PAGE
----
To what extent should we focus on implicit bias in order to eradicate persistent social injustice? Structural prioritizers argue that we should focus less on individual minds than on unjust social structures, while equal prioritizers think that both are equally important. This article introduces the framework of transactive memory into the debate to defend the equal priority view. The transactive memory framework helps us see how structure can emerge from individual interactions as an irreducibly social product. If this is right, (...)
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  27.  27
    Do 5-Month-Old Infants See Humans as Material Objects?Valerie A. Kuhlmeier, Paul Bloom & Karen Wynn - 2004 - Cognition 94 (1):95-103.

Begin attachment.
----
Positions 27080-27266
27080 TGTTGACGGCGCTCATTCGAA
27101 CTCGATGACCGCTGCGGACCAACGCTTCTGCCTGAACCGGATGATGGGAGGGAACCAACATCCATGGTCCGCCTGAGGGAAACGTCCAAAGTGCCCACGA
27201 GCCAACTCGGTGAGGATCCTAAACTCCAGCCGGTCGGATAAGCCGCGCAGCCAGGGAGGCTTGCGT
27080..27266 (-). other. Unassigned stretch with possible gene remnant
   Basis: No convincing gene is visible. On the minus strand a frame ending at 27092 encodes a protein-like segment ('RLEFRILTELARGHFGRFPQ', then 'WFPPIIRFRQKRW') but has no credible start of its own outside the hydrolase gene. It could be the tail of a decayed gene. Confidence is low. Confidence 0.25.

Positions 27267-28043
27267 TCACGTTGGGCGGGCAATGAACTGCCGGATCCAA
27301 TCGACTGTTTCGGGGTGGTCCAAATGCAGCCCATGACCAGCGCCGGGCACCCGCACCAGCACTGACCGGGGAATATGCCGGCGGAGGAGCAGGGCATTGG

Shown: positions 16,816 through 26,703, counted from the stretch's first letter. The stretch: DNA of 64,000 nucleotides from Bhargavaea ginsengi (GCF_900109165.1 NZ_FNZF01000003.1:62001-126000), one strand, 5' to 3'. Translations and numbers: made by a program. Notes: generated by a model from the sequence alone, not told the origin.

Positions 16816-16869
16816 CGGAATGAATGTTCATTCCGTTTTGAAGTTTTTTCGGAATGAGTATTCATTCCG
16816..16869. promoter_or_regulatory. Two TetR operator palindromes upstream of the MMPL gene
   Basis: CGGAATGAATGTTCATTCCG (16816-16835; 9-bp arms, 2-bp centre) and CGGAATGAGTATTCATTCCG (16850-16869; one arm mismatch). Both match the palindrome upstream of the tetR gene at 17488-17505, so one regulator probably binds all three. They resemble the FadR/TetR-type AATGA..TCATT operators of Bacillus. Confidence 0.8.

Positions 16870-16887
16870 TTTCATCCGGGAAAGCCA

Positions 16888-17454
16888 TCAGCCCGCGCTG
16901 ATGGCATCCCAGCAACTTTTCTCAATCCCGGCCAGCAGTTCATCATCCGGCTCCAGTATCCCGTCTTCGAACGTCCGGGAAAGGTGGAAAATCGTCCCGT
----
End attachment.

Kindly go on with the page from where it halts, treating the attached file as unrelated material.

28.  27
    Conscientious Objection to Participation in Abortion by Midwives and Nurses: A Systematic Review of Reasons.Valerie Fleming, Lucy Frith, Ans Luyben & Beate Ramsayer - 2018 - BMC Medical Ethics 19 (1):31.
    Freedom of conscience is a core element of human rights respected by most European countries. It allows abortion through the inclusion of a conscience clause, which permits opting out of providing such services. However, the grounds for invoking conscientious objection lack clarity. Our aim in this paper is to take a step in this direction by carrying out a systematic review of reasons by midwives and nurses for declining, on conscience grounds, to participate in abortion. We conducted a systematic review (...)